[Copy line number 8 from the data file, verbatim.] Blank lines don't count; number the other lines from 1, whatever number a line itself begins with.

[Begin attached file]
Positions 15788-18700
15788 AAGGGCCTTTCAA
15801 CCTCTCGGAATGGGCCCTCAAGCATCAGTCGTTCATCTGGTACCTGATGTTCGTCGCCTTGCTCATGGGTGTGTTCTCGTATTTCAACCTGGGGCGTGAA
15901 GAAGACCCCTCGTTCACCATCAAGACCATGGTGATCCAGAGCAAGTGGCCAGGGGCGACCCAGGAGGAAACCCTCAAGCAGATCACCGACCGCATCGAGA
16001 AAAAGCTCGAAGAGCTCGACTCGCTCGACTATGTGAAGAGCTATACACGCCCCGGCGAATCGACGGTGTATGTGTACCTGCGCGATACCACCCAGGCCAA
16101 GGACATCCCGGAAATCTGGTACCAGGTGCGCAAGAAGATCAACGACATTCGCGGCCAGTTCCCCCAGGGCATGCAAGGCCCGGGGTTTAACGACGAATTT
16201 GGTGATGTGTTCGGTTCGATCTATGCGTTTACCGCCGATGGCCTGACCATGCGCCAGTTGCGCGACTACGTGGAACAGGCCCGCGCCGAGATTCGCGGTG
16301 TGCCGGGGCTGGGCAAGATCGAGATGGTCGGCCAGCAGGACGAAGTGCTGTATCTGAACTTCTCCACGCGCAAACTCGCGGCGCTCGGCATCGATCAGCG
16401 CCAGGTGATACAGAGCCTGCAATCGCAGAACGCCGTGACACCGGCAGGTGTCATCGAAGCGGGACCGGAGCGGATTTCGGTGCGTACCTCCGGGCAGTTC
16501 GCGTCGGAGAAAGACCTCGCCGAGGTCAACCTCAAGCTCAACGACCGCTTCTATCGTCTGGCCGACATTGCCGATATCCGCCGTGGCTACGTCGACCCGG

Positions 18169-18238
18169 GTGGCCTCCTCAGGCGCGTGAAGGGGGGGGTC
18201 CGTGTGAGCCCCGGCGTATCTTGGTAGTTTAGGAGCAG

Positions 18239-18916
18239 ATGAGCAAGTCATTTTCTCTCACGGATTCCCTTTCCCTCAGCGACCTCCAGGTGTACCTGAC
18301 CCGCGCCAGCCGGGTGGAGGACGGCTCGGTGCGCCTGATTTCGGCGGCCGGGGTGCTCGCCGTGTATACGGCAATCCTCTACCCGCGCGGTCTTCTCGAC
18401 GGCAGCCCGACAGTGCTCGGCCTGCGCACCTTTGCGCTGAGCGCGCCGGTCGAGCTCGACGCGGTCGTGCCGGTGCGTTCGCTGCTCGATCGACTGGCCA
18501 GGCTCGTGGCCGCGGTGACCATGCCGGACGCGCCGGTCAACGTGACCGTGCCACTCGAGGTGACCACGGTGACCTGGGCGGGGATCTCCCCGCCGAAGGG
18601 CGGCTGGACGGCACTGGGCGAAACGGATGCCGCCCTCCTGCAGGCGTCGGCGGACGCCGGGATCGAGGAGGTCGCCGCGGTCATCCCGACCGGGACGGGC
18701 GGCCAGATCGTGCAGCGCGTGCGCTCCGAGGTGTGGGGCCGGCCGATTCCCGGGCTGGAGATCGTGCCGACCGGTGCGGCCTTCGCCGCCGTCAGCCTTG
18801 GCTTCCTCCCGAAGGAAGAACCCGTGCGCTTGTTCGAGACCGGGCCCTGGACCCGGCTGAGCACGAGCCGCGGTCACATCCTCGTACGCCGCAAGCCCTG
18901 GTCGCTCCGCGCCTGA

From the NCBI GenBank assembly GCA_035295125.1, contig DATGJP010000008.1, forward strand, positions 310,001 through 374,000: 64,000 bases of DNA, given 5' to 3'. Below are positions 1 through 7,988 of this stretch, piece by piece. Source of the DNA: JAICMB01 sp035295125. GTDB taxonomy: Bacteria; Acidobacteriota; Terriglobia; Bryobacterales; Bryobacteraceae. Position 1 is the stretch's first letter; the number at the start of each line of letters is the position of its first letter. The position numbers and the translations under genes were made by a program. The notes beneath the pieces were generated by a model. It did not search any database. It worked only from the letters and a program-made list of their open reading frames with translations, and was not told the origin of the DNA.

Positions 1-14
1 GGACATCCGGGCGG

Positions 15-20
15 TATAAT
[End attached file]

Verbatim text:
16301 TGCCGGGGCTGGGCAAGATCGAGATGGTCGGCCAGCAGGACGAAGTGCTGTATCTGAACTTCTCCACGCGCAAACTCGCGGCGCTCGGCATCGATCAGCG